One way to find out if a sports handicapping service or handicapper is good is to see if it is being monitored by an independent, unbiased sports monitoring agency. The latter are in the business of tracking and documenting the performance of handicappers and verify if their claims (especially their winning percentage) are true.
But just as there are good and so-so handicapping services, there are also good and not-so-good sports monitoring services. A bad or not-so-good monitoring service will give you an inaccurate review of handicappers. You may read about their “good” or “top-rated” handicappers, when it turns out that these cappers are not that good after all. As a serious sports bettor, you rely on these sports monitoring services to guide you in your choice of handicappers. To know if a sports monitoring service is good, you have to meticulously check on its diligence in gathering information from handicappers. All monitoring services work the same way: they gather information from the handicappers who subscribe to their services. So the differentiating factor is diligence.
Sports monitoring agencies must have a jaded eye as far as acquiring results of games is concerned. Since it is important for handicappers to state that they have a high winning percentage in calling their games, it is understandable that the cappers will go to great lengths to make its record appear better than it really is.
The Truncated Record
Like individual athletes, handicappers experience hot streaks. If the hot streak comes at the start of a season, the handicapper can give the appearance of a 100% winning call by discontinuing reportage of games before it experiences a loss. Let us say, a certain Handicapper A predicted the outcome of 7 games correctly. The sports monitoring agency gets to review these games. Then, trying to play safe, Handicapper A decides to withhold information on subsequent games, giving it an impressive 100% clip.
Mediocre sports monitoring groups will pick up that piece of information and report a 100% winning percentage for Handicapper A. Never mind that Handicapper A only called 7 games; the sports bettor probably would not take the trouble to read the detailed record of Handicapper A. The more diligent monitoring organization will look at Handicapper’s A record with skepticism and demand that it be allowed to monitor more of the handicapper’s games. If Handicapper A refuses, then the monitoring organization will not publish the record of Handicapper A as t is grossly misleading.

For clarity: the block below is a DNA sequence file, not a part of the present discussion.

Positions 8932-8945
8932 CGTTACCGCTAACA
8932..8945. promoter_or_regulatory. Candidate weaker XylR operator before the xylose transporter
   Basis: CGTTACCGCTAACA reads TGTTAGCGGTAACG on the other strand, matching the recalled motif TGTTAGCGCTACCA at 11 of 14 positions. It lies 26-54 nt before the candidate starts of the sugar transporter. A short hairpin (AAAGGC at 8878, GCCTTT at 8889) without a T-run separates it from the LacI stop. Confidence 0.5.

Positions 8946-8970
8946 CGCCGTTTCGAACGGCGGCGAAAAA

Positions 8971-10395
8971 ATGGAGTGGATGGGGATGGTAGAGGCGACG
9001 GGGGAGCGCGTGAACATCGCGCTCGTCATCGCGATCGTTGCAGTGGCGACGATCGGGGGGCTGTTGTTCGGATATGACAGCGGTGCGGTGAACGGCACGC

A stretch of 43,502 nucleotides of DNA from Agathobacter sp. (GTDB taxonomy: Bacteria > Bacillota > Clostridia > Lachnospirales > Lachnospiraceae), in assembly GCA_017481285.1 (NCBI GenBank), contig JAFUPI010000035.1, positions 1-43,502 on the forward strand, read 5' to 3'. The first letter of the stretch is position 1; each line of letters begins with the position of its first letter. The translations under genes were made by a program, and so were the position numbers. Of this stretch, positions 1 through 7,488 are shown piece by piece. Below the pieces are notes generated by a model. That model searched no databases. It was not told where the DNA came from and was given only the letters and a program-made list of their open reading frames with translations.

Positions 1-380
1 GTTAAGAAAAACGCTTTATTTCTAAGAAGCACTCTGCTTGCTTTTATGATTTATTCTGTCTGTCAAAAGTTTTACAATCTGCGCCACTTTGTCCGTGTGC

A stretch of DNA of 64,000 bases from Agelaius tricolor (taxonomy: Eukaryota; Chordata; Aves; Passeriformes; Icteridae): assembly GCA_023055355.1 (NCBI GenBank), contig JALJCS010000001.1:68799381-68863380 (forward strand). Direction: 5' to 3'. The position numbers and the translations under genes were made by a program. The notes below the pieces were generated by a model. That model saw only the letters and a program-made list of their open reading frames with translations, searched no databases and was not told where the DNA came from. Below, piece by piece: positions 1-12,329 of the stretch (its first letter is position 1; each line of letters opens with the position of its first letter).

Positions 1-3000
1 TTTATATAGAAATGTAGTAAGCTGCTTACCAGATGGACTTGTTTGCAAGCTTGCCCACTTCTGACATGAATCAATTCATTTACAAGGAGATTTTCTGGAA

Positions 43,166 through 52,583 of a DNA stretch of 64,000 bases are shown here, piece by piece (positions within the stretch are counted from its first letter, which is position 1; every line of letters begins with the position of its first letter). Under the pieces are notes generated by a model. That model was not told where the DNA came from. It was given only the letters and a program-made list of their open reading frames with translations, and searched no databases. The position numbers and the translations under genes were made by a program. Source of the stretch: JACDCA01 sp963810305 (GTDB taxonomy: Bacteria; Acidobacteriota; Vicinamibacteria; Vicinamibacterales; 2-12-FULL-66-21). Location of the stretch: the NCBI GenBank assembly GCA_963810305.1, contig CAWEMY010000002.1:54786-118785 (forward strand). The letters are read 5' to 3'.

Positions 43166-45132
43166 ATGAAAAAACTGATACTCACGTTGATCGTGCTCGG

A Paucity of Games
Another source of inaccuracy is a handicapper who does not call as many games as other top handicappers. A good monitoring service would require a minimum number of games per week for a handicapper to qualify for placement in its rankings. For example, if the monitoring group requires a minimum of 10 games per week, then handicappers who call on just 2 or 3 games in the same time period will not qualify for ranking.
Padding Games to Make Cappers Look Good
A favorite technique of handicappers is padding games. This is done by combining different metrics in one game. A handicapper may for example play the moneyline and the ppintspread in one football game to distort the report of the outcome. Another way of padding is playing a heavy favorite and offsetting it with a high unit and combining it with a moneyline play. The result of such padding is that it fools the visitor into believing that the handicapper wins more than it really does. Such padding also fools the client into believing that the handicapper does offer a pick with a combination of moneyline and pointspread betting.
Diligent sports monitoring services will study the data given by the handicapper and meticulously analyze the win to see if moneyline and point spread betting were combined in one game. A good sports monitoring group will restrict the reports given by handicappers. The ether report moneyline betting only or pointspread betting only. Absolutely no combining and no padding.
Another “cause” of inaccuracy may be the relationship between a monitoring group and the handicapping service. Usually a handicapper hires a monitoring group to monitor and document its performance. Hence, while a monitoring service may be theoretically an independent and unbiased group, it may act as a contractor for the handicapper. Hence, some sports monitoring services do not really pay close attention to the information given to them by the handicapper.
Service to the Betting Public
What these monitoring organizations forget is that they also render service to the betting public. Moreover their most valuable asset is not the handicappers’ rankings that they regularly post on their websites. Rather it is their credibility. Sports monitoring services can continue to operate and succeed in their operations if the betting public believes they are providing them with accurate and credible information.